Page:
May 12, 2023
Its May 2023, three years since the start of the COVID pandemic that has now been declared to be over. Three years since the world shut down and we withdrew from physical contact with others into what we hoped was a bubble of safety. Many would argue that the world has changed drastically and dramatically as we have emerged from the worst of the Pandemic. But we all still have basic needs including the need for a place to live that shields us from the elements, clothes to protect us, food to sustain us and a job to support us.
The workplace has changed for many with remote work becoming commonplace. But many, especially in the hospitality and food services industries lost their jobs since so few people were venturing out. Housing changed from a place primarily to protect us from the elements to a place that became our haven of social life – derived from and using computer technology and streaming services, that provided entertainment to the masses since movies, theatre, restaurants and travel became verboten.
The governments of the worlds were forced to increase the money supply by making direct payments to large swaths of people of the world who lost their jobs and had no way to provide for their basic needs or those of their family. This caused massive supply chain disruptions that led to massive shortages of products and services.
People became tired of the Pandemic and social isolation. Free masks, test kits and vaccines were offered and in many cases mandated. People had money, time and desire and went on a buying binge. Except they couldn’t get what they wanted because so many people had not been working for so long that the goods were not available. Prices began to rise and now governments of the world are shutting off the free money spicket and trying to siphon off and wring out the oversupply of money by raising interest rates. A recession may be next.
How does all of that relate to quick serve restaurant, QSR, style eating? During the Pandemic, people still needed to eat. However, restaurants closed, and people were afraid to go to grocery stores. As the Pandemic stretched from days to months to years, people discovered that fast food restaurants had a perfect solution – fast, delicious food that could be ordered online or through a drive-through window or delivered directly to their door. It did not require direct contact with another human. And it was not that expensive to feed a single person or an entire bubble family. Seems perfect for customers and fast-food operators alike. But Nirvana has been short-lived and full of trauma for QSR operators.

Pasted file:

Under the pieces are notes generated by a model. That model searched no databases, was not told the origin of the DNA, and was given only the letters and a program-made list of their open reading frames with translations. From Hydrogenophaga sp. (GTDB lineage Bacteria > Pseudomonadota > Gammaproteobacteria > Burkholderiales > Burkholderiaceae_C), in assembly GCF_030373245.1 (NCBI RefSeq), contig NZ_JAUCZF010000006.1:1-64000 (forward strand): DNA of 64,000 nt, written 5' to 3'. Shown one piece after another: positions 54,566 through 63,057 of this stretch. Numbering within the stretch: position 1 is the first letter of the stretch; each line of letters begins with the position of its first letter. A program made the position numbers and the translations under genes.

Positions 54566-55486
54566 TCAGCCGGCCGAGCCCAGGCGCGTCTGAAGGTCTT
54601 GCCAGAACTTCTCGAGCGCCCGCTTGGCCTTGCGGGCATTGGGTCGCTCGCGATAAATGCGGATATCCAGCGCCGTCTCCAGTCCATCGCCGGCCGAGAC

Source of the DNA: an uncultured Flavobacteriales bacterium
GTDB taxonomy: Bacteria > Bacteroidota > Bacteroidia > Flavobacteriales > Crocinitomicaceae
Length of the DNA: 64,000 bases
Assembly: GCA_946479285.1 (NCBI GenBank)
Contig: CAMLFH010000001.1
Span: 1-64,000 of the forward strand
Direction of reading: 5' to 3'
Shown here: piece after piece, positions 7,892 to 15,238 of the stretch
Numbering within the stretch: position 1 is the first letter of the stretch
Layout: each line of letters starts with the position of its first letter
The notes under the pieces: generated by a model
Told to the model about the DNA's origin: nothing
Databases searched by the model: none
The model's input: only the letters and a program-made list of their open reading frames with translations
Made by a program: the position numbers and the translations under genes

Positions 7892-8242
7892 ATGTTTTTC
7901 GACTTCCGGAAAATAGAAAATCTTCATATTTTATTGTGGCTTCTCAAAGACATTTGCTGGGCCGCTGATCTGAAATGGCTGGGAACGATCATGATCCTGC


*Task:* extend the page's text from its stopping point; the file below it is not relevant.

QSR operators lost employees and could not get replacements. Remember, people were afraid to go to work and the government paid many to stay home. Operators shut down dining rooms and moved remaining employees to the front lines – the drive-through lanes. But they still did not have enough help. To alleviate employee shortages, operators were forced to increase wages swiftly and dramatically to attempt to offset employee reluctance to work. The result, store profits plummeted, and operators have turned to technology to replace people. Ghost kitchens that only prepares food and eliminates the need for any front-line employees to service customers, kiosk order takers and mechanized food preparation are now the order of the day.
Cost of food and supplies soared. With less people working, production of food products necessary to make the meal was in short supply driving costs up. Sometimes there was not enough food supply and/or employees to open a restaurant for days at a time. The result, store profits further plummeted.
Solution – raise prices to attempt to cover the increased labor and food costs. The problem – customer count reductions. QSR is at the bottom of the food chain. Customer count is key in a business with low profit margins. Operators that attempt to raise prices to recoup losses resulting from increased labor and food costs lose customer count as customers cut back. Customers move toward unprofitable dollar menu choices or less visits or cooking at home. Now add in the possibility of inflation further increasing costs and the outlook for QSR is looking down.
But hope may be on the horizon. Inflation provides “cover” for QSR operators to reasonably raise prices. The high “combat” pay required to offset government payments to employees is now stabilizing and reducing as the government has stopped paying workers not to work. The supply chain is right sizing itself and while prices are not necessarily coming down, they are also stabilizing.
For those operators that can hold on a little while longer, equilibrium may be approaching which will again allow QSR operators to operate profitably.